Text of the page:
Kindling: Building an Emotional & Mental Fire

First of all, this isn’t going to be a discussion of how to build a fire. Rather, this is a review of a fascinating physiological phenomenon that I consider a very significant contributor to the mood and anxiety disorders.

And that’s because the limbic system, particularly the amygdala, is highly susceptible to the effects of kindling.

In the strictest sense, kindling is the term used for the generation of brain seizures by electrical stimulation. The pioneer of kindling, Canadian scientist Dr. Graham V. Goddard, believed kindling is a process of “message formulation” induced by repeated natural electrical stimulation of small and selected groups of brain cells.

Now, scientists can also trigger these epileptic seizures in animals through repeated mild electrical stimulation of deep-brain structures. Curiously, as this electrical stimulation commences the effects are barely noticeable. However, sensitivity to the stimulation intensifies with repeated administration, ultimately leading to the animals seizing spontaneously. Yet, in spite of all this electrical zapping and seizure activity, physical damage to the brain is undetectable.

In the real-life world of brain physiology, chronic life-stress can generate kindling-like stimulation with accompanying mental, emotional, and physical manifestations.

Drug abuse and withdrawal, particularly involving alcohol and cocaine – and the ingestion of antidepressants by those enduring bipolar disorder – can, as well.

Obviously, this expression of kindling is of great significance, as it appears to stimulate and exacerbate mood cycling both in the immediate and down the road. Indeed, a specific life-stressor may initiate the kindling process with no symptoms in the present, only to have expressions of mood cycling pop-up later in life without the influence of a specific stressor.

Kindling may also be very much involved in the generation of anxiety.

Now, it’s important to note that research isn’t suggesting this is a matter of having actual epileptic seizures, as we may traditionally know them. It’s more an issue of a similarity to the strictest definition of seizure-generating kindling we reviewed in the second paragraph.

At the beginning of the article we talked about how electrical stimulation of the brains of laboratory animals generated barely noticeable seizures in the immediate. But, we also learned that the sensitivity to this electrical stimulation intensified with repeated applications, and the animals ultimately begin to seize without any stimulation whatsoever.

Well, chronic over-stimulation of the amygdala, or any number of our forged neural highways, may lead to a hypersensitivity to fear-generating stimuli and a propensity toward hyperarousal. Doesn’t that make sense?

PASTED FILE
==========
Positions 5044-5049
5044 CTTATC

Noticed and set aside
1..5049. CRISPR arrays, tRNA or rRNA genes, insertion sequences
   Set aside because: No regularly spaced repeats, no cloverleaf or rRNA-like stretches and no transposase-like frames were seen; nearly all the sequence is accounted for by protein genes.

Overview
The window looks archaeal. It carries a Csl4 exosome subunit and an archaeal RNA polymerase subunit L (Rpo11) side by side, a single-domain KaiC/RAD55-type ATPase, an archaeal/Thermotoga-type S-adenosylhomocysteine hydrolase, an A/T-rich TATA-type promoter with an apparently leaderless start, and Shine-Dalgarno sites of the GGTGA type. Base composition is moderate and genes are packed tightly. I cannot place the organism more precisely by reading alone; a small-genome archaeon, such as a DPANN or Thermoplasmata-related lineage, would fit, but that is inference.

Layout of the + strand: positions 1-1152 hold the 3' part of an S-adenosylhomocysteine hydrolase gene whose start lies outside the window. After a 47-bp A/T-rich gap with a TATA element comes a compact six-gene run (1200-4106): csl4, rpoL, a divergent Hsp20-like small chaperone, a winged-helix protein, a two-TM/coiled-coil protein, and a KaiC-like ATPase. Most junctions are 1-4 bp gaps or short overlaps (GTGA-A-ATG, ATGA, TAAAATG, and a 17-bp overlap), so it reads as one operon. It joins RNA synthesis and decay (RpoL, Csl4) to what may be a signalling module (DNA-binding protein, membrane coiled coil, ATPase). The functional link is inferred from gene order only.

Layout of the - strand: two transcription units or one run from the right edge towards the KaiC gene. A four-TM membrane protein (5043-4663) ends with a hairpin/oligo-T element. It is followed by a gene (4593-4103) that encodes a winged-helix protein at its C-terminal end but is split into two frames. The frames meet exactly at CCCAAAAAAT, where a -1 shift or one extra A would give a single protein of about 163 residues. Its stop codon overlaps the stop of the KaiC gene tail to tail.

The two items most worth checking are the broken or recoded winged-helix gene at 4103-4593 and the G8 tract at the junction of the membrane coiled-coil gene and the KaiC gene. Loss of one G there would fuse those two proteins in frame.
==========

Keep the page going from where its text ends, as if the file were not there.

I mean, consider the scientifically confirmed dynamics of neuroplasticity, the notion that neurons that frequently connect tend to establish long-term working relationships. Well, I believe kindling and neuroplasticity sit in the same section of the ballpark.

So, let’s consider a real-life example of kindling to bring the point home. I’ve written about our HPA axis and noradrenergic (having to do with the neurotransmitter and hormone norepinephrine) systems in previous articles. As it applies here, let’s just say the end result of their work is the activation of our fight/flight response; and we become rough and ready to deal with the threat at hand.

Well, research has noted that early life trauma may have something to say about how all of this works, and it’s thought to go like this. Someone who’s been exposed to such trauma develops a hypersensitive HPA axis and noradrenergic system due to their overuse so soon in life. It seems our bodies just weren’t designed to deal with excessive amounts of their secretions so early on. These secretions include cortisol, norepinephrine, and epinephrine.

So, as a result of being chronically overworked, these systems become super-sensitive and super-reactive to stress. And as the years go by, any exposure to stress, even in what would seem to be tolerable measures, only serves to agitate and exacerbate this already hypersensitive and exhausted stress response.

Ultimately, one ends up attempting to live life as an adult with out-of-control biochemistry. And this goofiness well exceeds design tolerances, resulting in any number of physical, mental, and emotional outcomes; including mood and anxiety issues.

Yes, in this case, early life trauma, and its snowballing biochemical fallout, actually alters neurophysiology in the immediate, as well as stimulating psychopathology in the future.

Interesting stuff, don’t you think? Why not share your thoughts in a comment? We’d all love to read what you have to say.